Este párrafo menciona unas líneas que dijo Romeo en la obra de Shakespeare y Everest y Voysey recitaron:


¨las velas de la noche se apagan y el día alegre se

pone de puntillas en las brumosas cimas de las montañas.

Debo haberme ido y vivir, o quedarme y morir.¨


¨Everest´s predecessor as Superintendent of the Great Trigonometrical Survey is less obviously commemorated. In fact, to this mild and reclusive man of science there seems to be no memorial at all. There is not even any structure which can certainly be associated with his work. It has, though, been my privilege to stand at his graveside. The place proved hard to find and was not at all distinguished. I doubt if anyone has been to Hinganghat to look for it in the past fifty years. The locals knew nothing of its whereabouts nor, until my wife began spelling out his epitaph, had they ever heard the name of William Lambton.¨


El predecesor de Everest en la difícil misión fue William Lambton. Un hombre que debería haber pasado a la historia y no ha sido así, ha caído en el olvido. El autor descubrió el lugar donde está enterrado en Hinganghat, a unas cincuenta millas de Nagpur, en el estado de Maharashtra.


¨The man behind this flurry of orders was the new Commandant of Lambton´s regimen, a twenty-seven-year-old Colonel called the Honourable Arthur Wesley. Wesley, better known by the later spelling of ¨Wellesley¨, would one day become better known still as the Duke of Wellington, victor of Waterloo. Besides commanding the 33rd Foot, he was the younger brother of Richard Wesley (or Wellesley), then Earl of Mornington and also about to leave for India. Richard had been appointed Governor-General of the British possessions in the East and blithely perceived his task as that of augmenting them. Young Arthur and his regiment, including the elusive Lambton, were in for a busy time.

The two men first came face to face, when sailing on the same ship from Calcutta to Madras in 1789. Arthur Wellesley, en route to a war which his brother was aggressively fomenting with the ruler of the independent state of Mysore, was much too preoccupied to quiz the newcomer. He was, though, puzzled by him. Lambton, now perhaps in his late thirties, had obviously been out of circulation far too long. Tall, strongly built and clean-shaven, with reddish hair already thinning, he was awkward in society and unusually economical in his habits.¨


El Duque de Wellington es de sobra conocido por los alaveses por su decisiva participación en la Batalla de Vitoria. Me lo había encontrado en India al leer las novelas de Sharpe, de Bernard Cornwell, y ahora vuelve a aparecer por aquí.


¨The existance of the Himalayas had been known to the ancients. Ptolemy, the first-century astronomer and geographer, had called them the ´Imaus´ and ´Emodi´, both words presumably derived from the Sanskrit (H)ima-alaya, or ¨Abode of Snow¨. He showed them as a continuation of the Caucasus mountains running east from the Caspian Sea. Subsequent travellers, like Marco Polo in the thirteenth century, usually trod some version of the ancient Silk Road which, through skirting the north of the western Himalayas, left Tibet and the central Himalayas well to the south. But Tibet had been regularly penetrated in the seventeenth century by Jesuit missionaries from India, and the first convincing account of the mountains comes from one of their eighteenth-century sucessors. This was the Italian Ippolito Desideri who in 1715 departed Kashmir for Lhasa and was horrified to find, even in late May, the snow deep on the trail and the mountains ´the very picture of desolation, horror and death itself´. ´They are piled one on top of another,´he wrote, ´and so close as scarcely to leave room for the torrents which course from their heights and crash with such deafening noise against the rocks as to appal the stoutest traveller.´¨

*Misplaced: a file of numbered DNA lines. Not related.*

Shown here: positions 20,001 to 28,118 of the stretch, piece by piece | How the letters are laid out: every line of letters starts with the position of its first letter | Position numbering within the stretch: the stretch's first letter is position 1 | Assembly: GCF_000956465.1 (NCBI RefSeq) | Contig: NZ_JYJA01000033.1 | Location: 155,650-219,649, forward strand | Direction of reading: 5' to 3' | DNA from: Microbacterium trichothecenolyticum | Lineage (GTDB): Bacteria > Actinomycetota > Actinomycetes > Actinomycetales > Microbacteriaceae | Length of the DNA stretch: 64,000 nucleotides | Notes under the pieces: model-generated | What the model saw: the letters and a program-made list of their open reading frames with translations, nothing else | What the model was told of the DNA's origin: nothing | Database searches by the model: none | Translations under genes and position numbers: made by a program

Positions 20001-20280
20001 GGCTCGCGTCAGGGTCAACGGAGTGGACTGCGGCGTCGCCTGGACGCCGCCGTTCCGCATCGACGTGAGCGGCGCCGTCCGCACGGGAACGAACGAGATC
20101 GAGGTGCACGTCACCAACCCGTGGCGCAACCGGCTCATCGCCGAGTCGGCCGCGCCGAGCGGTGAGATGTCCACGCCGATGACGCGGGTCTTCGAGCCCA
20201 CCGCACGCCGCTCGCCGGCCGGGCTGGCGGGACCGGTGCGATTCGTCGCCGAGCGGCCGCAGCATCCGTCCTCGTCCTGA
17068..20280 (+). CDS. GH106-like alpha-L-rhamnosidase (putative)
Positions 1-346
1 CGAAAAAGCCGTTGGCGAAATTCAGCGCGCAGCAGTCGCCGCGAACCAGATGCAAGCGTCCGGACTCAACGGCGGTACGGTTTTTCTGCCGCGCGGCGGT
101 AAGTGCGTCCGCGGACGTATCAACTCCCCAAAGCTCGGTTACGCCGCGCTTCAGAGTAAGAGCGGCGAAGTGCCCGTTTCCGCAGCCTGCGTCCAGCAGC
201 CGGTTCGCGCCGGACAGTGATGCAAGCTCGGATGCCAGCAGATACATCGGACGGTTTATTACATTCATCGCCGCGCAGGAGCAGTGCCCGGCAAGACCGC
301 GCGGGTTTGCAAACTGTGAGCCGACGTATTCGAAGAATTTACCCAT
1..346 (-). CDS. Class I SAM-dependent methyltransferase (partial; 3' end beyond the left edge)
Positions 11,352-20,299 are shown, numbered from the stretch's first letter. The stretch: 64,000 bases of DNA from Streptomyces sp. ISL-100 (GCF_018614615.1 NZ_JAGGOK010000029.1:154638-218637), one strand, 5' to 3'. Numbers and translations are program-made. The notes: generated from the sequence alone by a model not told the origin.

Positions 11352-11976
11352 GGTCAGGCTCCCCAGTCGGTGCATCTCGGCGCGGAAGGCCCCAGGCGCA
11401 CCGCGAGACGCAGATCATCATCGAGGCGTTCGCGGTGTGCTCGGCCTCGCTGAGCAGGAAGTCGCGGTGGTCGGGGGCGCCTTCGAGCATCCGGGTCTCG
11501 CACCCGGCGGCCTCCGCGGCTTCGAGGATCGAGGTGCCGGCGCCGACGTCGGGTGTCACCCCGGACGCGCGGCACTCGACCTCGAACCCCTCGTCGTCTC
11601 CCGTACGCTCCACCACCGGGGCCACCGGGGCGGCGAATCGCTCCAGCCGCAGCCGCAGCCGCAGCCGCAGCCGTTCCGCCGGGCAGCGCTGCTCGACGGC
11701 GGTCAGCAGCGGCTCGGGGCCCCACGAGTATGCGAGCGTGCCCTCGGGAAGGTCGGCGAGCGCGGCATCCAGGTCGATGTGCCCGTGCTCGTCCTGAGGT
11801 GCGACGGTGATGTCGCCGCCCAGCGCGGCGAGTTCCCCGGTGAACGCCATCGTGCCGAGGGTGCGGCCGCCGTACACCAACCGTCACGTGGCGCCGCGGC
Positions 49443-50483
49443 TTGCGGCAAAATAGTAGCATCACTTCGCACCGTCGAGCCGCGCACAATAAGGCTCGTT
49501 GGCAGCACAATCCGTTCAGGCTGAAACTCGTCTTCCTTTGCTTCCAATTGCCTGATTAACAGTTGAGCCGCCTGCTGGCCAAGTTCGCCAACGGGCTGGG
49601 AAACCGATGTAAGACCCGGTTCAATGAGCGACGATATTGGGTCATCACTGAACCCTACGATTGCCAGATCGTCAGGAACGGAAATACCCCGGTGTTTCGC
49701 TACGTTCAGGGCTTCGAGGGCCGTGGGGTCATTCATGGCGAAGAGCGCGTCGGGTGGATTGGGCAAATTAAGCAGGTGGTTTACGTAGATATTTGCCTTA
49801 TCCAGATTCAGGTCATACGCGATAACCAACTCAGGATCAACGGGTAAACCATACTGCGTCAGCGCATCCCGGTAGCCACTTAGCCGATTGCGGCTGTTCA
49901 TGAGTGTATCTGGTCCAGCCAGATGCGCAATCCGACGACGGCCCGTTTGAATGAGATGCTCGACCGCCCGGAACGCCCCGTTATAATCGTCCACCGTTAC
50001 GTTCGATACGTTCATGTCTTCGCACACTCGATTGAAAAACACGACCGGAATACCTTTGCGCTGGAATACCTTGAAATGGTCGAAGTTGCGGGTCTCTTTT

¨When in 1820 the Himalayas were at last acknowledged to be loftier than the Andes, the peak of Nanda Devi, known as ´A2´ and measured at 25,479 feet, was thought the highest in the world. It retained this distinction for twenty-five years.¨


Este párrafo explica como la montaña india Nanda Devi tuvo la distinción de ser la más alta del mundo durante 25 años, hasta que se descubrieron otras mayores.


¨For the final triangulation across the plains, George Everest designed sixty-foot towers built of masonry. His drawings show vertical cross-section, horizontal cross-sections and external elevation.¨

¨One of the Great Arc´s towers, minus its topmost railings, survives at Begarazpur to the north of Delhi. From here the Arc regained the hills as it climbed the Siwaliks towards the Dehra Dun base-line and the Himalayas.¨


Para las mediciones trigonométricas se utilizaron en tiempos de Everest unas torres de mampostería de unos 60 pies (18 metros). Una de ellas se encuentra en Begarazpur. Encontrar el lugar en Google Maps no me ha sido fácil. Creo que la torre será esta que está indicada como Garghgaj - Watch Tower, en Begrajpur, otra manera de escribir el nombre anterior. Se encuentra a unos 120 kilómetros de Delhi y lo tendré en cuenta la próxima vez que haga un viaje al norte con la moto.


¨The so-called ´Observatory´ on The Ridge at Delhi served as one of the Great Arc´s trig stations. Poor visibility here provoked one of Everest´s nastier outbursts, although the haze in this near-contemporary photograph is due to fading¨.


Este párrafo habla sobre el difícil carácter que podía tener Sir Everest y del observatorio que utilizaban en Nueva Delhi, en The Ridge. Corro con frecuencia por un parque homónimo y fantaseaba pensando que por el camino que suelo recorrer Everest anduvo anteriormente de forma habitual. Al lado hay un complejo llamado ¨Delhi Earth Station¨ y pensaba que podría ser un heredero de ese observatorio. Sin embargo, enredando un poco en Internet he dado con la localización a la que se refieren: Pir Ghaib, que visitaré pronto.


En Dehra Dun hay un museo con objetos de la Great Trigonometrical Survey, esta gran empresa, y también lo pongo en la memoria porque esta historia me ha fascinado.


¡Increíble lo que pudieron hacer este grupo de hombres a lo largo de las décadas que duró el proyecto (1802-1871)!